By now, we would know what it is all about. It has been a hundred years since Our Lady appeared to the three peasant children at an obscure village called Fatima in Portugal.

And to mark the occasion, a statue of the Pilgrim Virgin is in Singapore and it went to some parishes, schools and centres, and many people participated in the prayers, the vigils and the devotions.

But to begin with, Fatima is a rather unique and maybe odd-sounding name. It somehow doesn’t sound quite like the usual Catholic or Christian names. For all that is connected with it, Fatima is not that popular when it comes to choosing a name for baptism.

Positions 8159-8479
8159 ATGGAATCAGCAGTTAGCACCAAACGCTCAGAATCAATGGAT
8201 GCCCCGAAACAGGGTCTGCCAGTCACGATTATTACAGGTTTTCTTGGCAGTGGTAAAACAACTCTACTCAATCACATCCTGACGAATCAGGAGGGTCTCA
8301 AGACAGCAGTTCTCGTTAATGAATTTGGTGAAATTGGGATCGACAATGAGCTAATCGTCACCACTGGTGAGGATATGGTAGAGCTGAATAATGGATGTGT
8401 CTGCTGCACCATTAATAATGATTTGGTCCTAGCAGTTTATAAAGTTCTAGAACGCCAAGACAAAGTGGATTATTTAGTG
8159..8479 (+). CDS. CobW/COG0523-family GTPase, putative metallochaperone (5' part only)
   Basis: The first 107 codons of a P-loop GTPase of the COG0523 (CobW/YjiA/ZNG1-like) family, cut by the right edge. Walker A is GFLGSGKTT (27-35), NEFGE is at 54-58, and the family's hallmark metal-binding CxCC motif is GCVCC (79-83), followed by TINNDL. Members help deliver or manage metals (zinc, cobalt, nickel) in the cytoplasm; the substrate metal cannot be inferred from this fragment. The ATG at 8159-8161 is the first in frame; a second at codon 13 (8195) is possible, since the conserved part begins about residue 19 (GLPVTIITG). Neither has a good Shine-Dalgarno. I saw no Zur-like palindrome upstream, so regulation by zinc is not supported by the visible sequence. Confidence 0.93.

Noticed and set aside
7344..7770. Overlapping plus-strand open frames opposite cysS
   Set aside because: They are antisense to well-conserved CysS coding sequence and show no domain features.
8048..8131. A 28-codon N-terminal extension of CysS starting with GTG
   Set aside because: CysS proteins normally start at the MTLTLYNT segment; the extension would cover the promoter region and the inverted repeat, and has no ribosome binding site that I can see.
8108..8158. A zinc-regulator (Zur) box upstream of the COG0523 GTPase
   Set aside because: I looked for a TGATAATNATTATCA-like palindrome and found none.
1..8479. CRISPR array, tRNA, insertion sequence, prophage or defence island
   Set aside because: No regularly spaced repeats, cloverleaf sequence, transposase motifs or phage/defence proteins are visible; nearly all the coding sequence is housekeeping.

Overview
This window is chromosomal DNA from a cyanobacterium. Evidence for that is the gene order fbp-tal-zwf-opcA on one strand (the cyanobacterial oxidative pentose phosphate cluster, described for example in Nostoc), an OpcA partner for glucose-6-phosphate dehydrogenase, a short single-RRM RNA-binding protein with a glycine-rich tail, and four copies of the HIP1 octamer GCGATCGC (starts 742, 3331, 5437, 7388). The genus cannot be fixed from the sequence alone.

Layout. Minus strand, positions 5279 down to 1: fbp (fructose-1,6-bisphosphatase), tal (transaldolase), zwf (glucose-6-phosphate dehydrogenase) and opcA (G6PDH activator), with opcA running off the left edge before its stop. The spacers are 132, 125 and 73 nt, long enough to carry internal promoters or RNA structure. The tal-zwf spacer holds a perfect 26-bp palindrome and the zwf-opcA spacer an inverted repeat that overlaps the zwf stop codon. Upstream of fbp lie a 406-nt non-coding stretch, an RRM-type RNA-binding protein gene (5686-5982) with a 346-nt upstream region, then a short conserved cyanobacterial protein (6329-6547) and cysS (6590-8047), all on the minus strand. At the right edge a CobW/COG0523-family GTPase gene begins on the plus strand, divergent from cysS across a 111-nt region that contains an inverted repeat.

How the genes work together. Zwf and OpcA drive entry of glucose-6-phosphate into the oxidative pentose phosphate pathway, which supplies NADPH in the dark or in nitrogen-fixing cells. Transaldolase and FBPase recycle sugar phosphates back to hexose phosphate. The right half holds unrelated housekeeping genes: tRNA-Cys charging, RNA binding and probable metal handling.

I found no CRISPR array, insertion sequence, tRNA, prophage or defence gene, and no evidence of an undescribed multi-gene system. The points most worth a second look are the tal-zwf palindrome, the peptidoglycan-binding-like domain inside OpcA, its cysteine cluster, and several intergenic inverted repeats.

According to some sources, the town of Fatima was named after a Moorish princess who was kidnapped by a Portuguese knight, but later they fell in love and the rest of the story is just for reading pleasure. But at least we now know where the name came from.

As to why God would choose a town with such a peculiar name for Mary to make her apparitions, it can only be said that God uses jagged ways to give His messages.

And today’s gospel parable can be said as one of the jagged ways that God uses to give us a teaching, although it may leave us rather puzzled and scratching our heads.

The parable begins with a king who gave a feast for his son’s wedding. He sent his servants to all those who had been invited, but they would not come. No reason was given for their refusal.